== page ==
Telling the truth about terminal cancer by bgWro5

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									11. Telling the truth about terminal cancer

     Recently, cancer has been the leading cause of death in many developed countries.
When facing terminal cancer, both family and health professionals are in a dilemma of
whether to tell the truth to the patient or not.
     Most people agree dying patients have a right to be well informed and to practice their
autonomy of making decision for themselves about the medical choice and other options at
the end of life. Nevertheless; a value commitment toward openness has not been achieved in
the general population. A common reason for hiding the truth is the intention to protect dying
persons from being harmed from knowing.
     To balance doing good against a risk of doing harm, we need to clarify every
consideration to make sure what is the real interest of a terminal cancer patient.


Case of Mr. G.
A mentally competent 70 year-old man Mr. G was diagnosed with invasive bilateral lung
cancer with pleural effusion and bony metastasis a few days after he was sent to the hospital.
The doctor gave the diagnosis and complete explanation to the patient's family and did not
recommend doing an operation since the disease is in late stage. He gave a prescription to
try chemotherapy under the request of the patient's family but did not expect it to work.
According to the doctor, the survival time will be only 6- 12 months. Because of the insistence
of the family, the patient was kept unaware of his condition. The patient was a little bit
nervous about his condition, while everyone in contact with him was warned not to disclose
the information and to avoid any conversation concerning his condition…...


Q1: How would you feel if you were Mr. G?
Q2. How would you feel if you learnt on the last day of your life that your family had not
been telling the truth about your disease to you?


     Awareness of dying enables the patient to have life planning following the principle of
autonomy. However, the desirability of awareness of dying varies in different areas and
different situations. In many traditional oriental cultures, more people prefer to stay
unaware. They feel more secure to give the right of decision making to the traditional source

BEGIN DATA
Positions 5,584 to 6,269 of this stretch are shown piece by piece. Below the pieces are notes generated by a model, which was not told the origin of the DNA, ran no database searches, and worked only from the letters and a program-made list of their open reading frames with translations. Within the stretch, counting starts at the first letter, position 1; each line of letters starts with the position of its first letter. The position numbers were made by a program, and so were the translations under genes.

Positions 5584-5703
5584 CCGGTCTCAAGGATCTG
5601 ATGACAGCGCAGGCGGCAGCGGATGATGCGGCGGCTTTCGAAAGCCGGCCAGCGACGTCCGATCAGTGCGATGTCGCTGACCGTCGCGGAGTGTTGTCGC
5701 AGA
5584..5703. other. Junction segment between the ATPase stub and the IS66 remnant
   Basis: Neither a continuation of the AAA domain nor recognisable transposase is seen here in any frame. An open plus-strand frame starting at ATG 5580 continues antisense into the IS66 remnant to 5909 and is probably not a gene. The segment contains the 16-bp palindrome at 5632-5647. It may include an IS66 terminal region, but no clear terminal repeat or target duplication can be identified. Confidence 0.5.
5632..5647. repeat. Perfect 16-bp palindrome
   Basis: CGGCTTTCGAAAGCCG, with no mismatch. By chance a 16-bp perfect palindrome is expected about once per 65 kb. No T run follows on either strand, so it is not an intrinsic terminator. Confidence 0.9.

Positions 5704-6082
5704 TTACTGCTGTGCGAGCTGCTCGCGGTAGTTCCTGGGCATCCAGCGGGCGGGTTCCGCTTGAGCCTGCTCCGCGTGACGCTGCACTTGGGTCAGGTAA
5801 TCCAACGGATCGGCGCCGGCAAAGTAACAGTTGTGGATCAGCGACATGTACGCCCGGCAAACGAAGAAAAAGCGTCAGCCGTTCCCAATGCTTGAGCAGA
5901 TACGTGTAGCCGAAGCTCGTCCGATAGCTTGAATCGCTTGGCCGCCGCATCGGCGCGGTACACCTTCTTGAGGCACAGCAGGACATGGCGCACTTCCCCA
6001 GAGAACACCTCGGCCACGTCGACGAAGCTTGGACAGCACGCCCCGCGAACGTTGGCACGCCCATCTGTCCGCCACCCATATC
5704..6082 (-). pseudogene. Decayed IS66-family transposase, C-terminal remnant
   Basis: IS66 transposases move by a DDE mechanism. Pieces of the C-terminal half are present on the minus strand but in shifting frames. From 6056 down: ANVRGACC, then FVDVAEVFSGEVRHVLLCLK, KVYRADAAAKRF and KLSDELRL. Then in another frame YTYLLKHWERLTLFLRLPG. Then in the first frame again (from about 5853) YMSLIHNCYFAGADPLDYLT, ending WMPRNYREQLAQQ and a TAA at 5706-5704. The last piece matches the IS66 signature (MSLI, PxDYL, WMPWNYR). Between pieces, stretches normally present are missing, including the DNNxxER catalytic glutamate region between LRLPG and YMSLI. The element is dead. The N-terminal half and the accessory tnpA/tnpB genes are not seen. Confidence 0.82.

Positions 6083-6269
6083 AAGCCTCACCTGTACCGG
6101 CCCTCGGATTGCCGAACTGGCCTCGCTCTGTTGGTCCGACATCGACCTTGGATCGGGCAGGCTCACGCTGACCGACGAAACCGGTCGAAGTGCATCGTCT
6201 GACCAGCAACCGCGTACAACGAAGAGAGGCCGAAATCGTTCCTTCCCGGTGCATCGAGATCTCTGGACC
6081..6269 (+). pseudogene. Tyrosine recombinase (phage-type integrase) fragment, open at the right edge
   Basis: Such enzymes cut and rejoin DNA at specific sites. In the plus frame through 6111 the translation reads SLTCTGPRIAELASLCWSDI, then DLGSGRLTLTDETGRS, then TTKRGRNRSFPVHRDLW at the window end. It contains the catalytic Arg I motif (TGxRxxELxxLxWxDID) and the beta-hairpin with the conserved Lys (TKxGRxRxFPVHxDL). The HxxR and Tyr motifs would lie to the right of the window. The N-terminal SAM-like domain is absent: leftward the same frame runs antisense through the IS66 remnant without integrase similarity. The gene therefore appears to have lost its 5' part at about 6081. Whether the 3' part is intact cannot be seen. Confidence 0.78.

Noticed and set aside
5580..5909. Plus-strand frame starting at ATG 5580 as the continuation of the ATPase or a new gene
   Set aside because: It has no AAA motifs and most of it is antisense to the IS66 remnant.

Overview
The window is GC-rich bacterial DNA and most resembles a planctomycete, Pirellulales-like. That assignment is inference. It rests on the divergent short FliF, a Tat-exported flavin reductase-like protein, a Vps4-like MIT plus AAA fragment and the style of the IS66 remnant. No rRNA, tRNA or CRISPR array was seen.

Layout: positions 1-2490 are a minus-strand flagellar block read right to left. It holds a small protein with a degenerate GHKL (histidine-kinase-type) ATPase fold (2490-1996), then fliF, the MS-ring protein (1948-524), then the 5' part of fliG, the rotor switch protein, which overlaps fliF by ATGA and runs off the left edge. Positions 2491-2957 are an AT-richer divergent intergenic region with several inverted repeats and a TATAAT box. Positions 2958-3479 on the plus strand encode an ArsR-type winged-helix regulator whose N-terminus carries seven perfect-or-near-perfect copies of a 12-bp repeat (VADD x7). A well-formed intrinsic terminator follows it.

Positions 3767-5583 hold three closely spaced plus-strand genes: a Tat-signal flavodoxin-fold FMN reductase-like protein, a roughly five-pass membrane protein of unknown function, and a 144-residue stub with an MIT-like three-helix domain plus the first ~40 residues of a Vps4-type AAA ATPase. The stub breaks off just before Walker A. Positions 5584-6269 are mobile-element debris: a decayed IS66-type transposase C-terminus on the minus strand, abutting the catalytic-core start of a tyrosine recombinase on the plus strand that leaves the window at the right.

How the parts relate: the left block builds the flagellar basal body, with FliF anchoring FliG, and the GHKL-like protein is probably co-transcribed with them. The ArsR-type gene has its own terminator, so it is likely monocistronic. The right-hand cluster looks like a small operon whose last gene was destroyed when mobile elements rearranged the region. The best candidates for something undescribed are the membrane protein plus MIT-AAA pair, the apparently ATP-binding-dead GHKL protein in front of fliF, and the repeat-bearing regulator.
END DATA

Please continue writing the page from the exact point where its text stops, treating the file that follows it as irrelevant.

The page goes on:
of authority like doctors or families. The family has traditionally played a more primary role
in making medical choices for terminal ill patients. However in modern western approaches,
more people respect individual liberty. Patients have a right to make choices about their care.
     Even when the mainstream value of many societies is to be honest to the patients, open
awareness of dying is still hard to achieve in practice. However, to respect the principle of
autonomy, both family and health professions would agree that a patient has a right to deny
to know, as well as to demand the truth of their own condition.
     We should not doubt the justification of telling the truth to the terminal patient, however

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11. Telling the truth about terminal cancer

the efficacy of truth telling should be considered more carefully. Hesitating to tell the truth
which disrupts the principle of autonomy will bring sorrow and regret for both family and
patient. A careless telling may cause more damage, which is against the principle of do not
harm and doing good. With a holistic and humanistic viewpoint, telling the truth will
accomplish the mission of being fully informed. Effective communication, good relationships
among dying, families and health care providers, and sufficient support will make truth
telling be practical. We need to progress to a proper dying process in human society.


Q3. If you only had a week to live, how would you like to spend that week?
Q4. Try to write a living will or advance directive (a document which says how you would
like to be treated when dying) of your medical preference for your terminal stage.




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